"We are awaiting the upcoming deployment in the center (of Mali), by Senegal, of a rapid intervention force to deal with the situation of insecurity," Jean-Pierre Lacroix, under secretary-general for UN peacekeeping operations, told reporters on his first visit to the West African country since taking office.
"In light of the security situation," the UN's Mali mission (MINUSMA) had a "robust mandate but, despite its efforts, there was a lack of capacity," Lacroix said Wednesday.
"We are hopeful that, soon, a number of reinforcements will arrive, which will make up for these shortcomings," he said.
MINUSMA has been stationed in Mali since July 2013 and has just over 12,000 military and police personnel on what is considered the UN's most dangerous active peacekeeping deployment.
It is the most deadly peacekeeping mission since Somalia in 1993-95, with more than 70 peacekeepers killed.
Mali's north fell in 2012 under the control of militant groups linked to al-Qaeda, who hijacked an ethnic Tuareg-led rebel uprising, though the extremists were largely ousted by a French-led military operation in January 2013.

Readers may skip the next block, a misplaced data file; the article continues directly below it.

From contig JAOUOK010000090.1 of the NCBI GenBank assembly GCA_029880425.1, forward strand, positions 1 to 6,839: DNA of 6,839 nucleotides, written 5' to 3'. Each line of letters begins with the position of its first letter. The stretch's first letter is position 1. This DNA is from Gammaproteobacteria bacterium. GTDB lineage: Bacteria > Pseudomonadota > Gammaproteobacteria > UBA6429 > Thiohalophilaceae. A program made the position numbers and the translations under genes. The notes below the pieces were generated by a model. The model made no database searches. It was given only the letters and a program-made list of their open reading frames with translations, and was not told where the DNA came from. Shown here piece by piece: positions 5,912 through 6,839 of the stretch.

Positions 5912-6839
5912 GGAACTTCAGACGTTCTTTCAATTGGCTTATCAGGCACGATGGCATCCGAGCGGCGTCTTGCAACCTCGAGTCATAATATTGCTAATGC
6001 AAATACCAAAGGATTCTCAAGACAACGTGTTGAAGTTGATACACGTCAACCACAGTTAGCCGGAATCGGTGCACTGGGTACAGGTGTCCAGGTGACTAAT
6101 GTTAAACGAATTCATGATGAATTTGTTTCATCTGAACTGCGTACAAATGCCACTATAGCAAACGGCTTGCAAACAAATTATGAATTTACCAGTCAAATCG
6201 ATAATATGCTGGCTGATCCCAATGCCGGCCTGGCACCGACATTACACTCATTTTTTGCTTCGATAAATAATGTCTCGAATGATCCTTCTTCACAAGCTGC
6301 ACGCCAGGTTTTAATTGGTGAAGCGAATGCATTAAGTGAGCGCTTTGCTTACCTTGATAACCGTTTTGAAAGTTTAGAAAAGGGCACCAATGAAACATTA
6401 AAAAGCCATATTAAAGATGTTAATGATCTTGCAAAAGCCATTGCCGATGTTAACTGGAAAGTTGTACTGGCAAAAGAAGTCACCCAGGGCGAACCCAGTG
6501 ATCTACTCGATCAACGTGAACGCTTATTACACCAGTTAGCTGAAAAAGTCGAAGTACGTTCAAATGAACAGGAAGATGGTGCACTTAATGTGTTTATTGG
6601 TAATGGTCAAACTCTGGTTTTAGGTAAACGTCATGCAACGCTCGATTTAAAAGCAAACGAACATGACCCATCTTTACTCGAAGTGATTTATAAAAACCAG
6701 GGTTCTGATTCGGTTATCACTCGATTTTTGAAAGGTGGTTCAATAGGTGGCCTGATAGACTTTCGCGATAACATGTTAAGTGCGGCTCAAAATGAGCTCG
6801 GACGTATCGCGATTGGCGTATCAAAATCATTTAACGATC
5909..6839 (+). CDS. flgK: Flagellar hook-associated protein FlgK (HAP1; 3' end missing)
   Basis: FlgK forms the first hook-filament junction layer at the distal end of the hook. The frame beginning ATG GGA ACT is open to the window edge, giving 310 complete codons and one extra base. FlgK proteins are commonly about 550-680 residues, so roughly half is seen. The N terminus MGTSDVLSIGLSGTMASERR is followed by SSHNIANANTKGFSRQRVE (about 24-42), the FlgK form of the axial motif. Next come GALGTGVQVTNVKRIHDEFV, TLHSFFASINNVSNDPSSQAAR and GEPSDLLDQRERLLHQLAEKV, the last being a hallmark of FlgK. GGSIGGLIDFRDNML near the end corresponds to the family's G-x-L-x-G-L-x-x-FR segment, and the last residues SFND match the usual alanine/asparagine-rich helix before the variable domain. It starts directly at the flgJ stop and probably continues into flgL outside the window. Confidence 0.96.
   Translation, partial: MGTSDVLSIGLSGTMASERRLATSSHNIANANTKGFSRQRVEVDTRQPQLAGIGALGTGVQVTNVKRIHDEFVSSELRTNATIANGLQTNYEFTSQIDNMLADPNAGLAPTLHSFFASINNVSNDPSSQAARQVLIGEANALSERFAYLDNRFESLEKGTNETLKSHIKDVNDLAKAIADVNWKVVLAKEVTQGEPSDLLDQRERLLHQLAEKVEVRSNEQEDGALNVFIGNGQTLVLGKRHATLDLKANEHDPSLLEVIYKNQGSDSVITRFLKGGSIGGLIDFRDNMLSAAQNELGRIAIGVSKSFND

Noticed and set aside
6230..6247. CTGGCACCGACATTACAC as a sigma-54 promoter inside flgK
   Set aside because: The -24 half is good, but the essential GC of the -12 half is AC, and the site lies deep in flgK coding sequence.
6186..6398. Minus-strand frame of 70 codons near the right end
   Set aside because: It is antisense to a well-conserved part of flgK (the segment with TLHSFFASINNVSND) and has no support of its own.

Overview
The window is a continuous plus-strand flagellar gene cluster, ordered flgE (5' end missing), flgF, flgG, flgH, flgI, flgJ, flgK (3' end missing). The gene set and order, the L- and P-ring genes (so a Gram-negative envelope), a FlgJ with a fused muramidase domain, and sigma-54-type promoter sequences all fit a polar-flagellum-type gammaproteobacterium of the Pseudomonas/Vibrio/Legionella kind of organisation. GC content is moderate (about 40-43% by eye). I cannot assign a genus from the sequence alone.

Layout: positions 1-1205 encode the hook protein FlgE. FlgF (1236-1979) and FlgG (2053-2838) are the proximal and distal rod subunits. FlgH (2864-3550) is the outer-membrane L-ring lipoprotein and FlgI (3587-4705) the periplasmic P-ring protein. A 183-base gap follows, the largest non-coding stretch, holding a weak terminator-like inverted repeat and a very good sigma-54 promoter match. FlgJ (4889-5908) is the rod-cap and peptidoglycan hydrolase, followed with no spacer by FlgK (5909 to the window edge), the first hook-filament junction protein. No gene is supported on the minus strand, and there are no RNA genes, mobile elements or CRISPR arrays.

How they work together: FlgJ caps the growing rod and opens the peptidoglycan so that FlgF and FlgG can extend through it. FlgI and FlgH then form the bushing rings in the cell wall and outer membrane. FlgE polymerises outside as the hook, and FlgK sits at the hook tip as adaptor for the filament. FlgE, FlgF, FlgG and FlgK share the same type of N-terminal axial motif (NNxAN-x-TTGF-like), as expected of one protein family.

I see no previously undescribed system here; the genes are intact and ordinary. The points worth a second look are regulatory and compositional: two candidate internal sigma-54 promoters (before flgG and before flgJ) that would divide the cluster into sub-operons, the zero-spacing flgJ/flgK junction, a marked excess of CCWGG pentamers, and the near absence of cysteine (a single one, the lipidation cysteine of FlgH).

A 2015 peace deal signed by Tuareg-led rebels, the government and pro-Bamako militias aimed to quell separatist uprisings in the north and isolate militant groups. But its implementation has been piecemeal, and the militants, who did not sign up to the accord, continue to mount attacks on civilians and the army, as well as French and UN forces.
"The peace agreement is a process that is slowly evolving, too slowly no doubt, even if there has been some progress recently and which must be encouraged," said Lacroix.
Those developments include the establishment of interim authorities in the north and the start of mixed patrols, said Lacroix, who held talks with President Ibrahim Boubacar Keita and Prime Minister Abdoulaye Idrissa Maiga.